Lil Yachty is coming for his respect. After not releasing any projects and remaining relatively quiet in 2019, the Sailing Team’s captain returned in May with a massive chip on his shoulder, to put a bow on his momentous Lil Boat series with the third and final chapter.
The series is something the 23-year-old holds near and dear to his heart, as it served as his introduction to rap’s mainstream and put him on the map just a year after graduating high school. With the stakes raised at a pivotal point in his career, Yachty went back to the drawing board five times wiping the slate clean until he found the desired patina for LB3 to take shape.
On the set, Boat blends melodic bubblegum trap that sounds as if there’s something lodged in his throat and the loopy rhymes of vintage Yachty, alongside a myriad of special guests to execute the project’s vision. The rapper also notches three co-production credits on the album as well.
Yachty has remained low-key inside his ATL mansion for much of the quarantine. He’s dabbled in his fair share of playing video games, recording new music, continuing his kids’ menu diet of waffles, pizza, and chicken nuggets — which he combats with some yoga and hitting the gym to balance “eating like an eight-year-old and trying to be healthy at the same time.”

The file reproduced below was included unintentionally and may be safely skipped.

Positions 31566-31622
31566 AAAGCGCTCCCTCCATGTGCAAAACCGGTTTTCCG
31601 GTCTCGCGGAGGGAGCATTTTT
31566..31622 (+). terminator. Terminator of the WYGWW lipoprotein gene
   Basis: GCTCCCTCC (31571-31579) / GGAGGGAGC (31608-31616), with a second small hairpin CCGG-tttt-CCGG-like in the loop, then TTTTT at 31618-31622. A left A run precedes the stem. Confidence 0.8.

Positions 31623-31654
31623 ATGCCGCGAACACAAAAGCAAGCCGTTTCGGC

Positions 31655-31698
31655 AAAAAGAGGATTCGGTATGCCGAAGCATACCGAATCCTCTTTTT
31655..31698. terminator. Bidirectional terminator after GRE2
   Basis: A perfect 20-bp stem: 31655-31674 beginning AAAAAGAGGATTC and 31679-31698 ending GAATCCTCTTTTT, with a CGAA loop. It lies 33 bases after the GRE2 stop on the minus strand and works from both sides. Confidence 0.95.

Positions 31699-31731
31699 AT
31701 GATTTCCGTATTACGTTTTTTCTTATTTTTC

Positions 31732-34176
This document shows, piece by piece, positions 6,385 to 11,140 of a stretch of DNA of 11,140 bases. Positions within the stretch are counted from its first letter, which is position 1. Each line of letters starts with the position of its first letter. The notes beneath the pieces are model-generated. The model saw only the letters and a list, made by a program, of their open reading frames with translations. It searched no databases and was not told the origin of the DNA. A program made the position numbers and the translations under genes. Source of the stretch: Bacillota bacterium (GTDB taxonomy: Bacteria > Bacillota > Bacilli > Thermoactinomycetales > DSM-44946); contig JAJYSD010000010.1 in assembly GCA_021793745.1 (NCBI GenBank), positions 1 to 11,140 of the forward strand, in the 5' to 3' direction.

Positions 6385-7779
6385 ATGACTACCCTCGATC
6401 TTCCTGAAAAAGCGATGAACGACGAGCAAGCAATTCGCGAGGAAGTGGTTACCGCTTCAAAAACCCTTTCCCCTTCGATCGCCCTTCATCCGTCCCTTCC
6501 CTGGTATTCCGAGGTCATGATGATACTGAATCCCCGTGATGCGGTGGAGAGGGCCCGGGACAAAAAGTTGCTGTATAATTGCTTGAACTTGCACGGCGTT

Following the murder of George Floyd at the hands of Minneapolis Police on Memorial Day, the ensuing protests setting the city ablaze saw Yachty’s infectious “Minnesota” hook take on a new meaning. “You need to stay up out them streets if you can’t take the heat,” he raps on the icy 2015 track.
After collecting his thoughts for a couple of days and even debating making the trip to Minneapolis himself on LB3 release day, Yachty took action by donating $3,000 to the Minnesota Freedom Fund, and joined protestors (May 30) on the frontlines walking the streets of Downtown ATL. Yachty showed maturity and leadership beyond his years when getting on the megaphone to deliver a powerful speech. “We gotta stand for something or fall for anything,” he proclaimed.
Dive into our interview with Yachty below, as he debates an artist’s responsibility to comment on social issues, always hearing the haters no matter what he does, how Drake ended up on “Oprah’s Bank Account,” and more.
Billboard: Wrapping up with Lil Boat 3, what does the series mean to you?
Lil Yachty: It’s just where I started my music career. It will always have a special place in my heart. It’s what brought me into music. It will always be a very important project — both the first and the last one. I think they play a pivotal role, with the first one being my introduction and this third one being a stamp to remind people that I really do this s–t.
Your last album was Nuthin 2 Prove, but now it’s “ComebackSZN Boat” time with your Twitter name. Do you feel like you’ve got a chip on your shoulder with this project that you’re still right here?
[A] big chip. I feel like I took a long break and it’s time to wake everybody up.
You kicked off LB3′s rollout with “Oprah’s Bank Account.” What did you think of the fans’ reception to it?
I think it was a good reception, but at the same time, a lot of people were upset — black people specifically — with the whole man in a dress thing, but it wasn’t that deep.